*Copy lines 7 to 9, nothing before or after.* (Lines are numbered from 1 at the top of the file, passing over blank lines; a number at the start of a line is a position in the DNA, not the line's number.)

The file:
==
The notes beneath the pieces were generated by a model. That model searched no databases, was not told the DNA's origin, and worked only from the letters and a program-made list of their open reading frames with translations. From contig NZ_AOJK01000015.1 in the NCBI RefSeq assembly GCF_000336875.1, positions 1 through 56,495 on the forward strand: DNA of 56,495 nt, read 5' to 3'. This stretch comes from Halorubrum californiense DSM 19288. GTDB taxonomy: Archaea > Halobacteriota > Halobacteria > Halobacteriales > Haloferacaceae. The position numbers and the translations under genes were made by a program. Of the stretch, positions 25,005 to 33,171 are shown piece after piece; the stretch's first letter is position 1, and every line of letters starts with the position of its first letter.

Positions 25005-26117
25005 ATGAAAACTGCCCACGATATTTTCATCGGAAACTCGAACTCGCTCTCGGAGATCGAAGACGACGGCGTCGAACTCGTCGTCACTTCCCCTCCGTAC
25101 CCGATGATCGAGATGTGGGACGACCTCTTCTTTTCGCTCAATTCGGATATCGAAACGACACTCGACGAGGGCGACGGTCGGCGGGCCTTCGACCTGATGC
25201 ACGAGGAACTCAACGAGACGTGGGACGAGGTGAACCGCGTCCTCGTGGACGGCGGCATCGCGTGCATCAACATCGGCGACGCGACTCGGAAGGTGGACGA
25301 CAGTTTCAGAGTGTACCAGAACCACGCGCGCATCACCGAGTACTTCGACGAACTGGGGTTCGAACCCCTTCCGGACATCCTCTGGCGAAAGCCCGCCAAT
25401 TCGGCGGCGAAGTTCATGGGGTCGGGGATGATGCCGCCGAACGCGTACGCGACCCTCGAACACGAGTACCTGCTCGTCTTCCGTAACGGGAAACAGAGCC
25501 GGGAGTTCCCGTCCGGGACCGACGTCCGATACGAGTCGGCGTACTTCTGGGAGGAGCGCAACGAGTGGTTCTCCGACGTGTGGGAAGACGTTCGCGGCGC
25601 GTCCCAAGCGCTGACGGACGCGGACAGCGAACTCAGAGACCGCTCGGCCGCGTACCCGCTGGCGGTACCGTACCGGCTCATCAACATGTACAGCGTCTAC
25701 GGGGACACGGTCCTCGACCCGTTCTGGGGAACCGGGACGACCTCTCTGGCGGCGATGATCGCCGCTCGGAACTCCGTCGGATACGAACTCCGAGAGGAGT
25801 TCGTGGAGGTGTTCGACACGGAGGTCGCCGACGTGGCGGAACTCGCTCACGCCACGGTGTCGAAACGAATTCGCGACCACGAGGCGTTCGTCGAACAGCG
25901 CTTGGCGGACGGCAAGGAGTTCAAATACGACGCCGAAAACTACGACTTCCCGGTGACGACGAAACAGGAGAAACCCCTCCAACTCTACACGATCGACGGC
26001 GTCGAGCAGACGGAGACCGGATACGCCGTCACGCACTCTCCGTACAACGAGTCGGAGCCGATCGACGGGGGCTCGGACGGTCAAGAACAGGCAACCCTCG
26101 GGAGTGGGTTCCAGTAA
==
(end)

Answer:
25401 TCGGCGGCGAAGTTCATGGGGTCGGGGATGATGCCGCCGAACGCGTACGCGACCCTCGAACACGAGTACCTGCTCGTCTTCCGTAACGGGAAACAGAGCC
25501 GGGAGTTCCCGTCCGGGACCGACGTCCGATACGAGTCGGCGTACTTCTGGGAGGAGCGCAACGAGTGGTTCTCCGACGTGTGGGAAGACGTTCGCGGCGC
25601 GTCCCAAGCGCTGACGGACGCGGACAGCGAACTCAGAGACCGCTCGGCCGCGTACCCGCTGGCGGTACCGTACCGGCTCATCAACATGTACAGCGTCTAC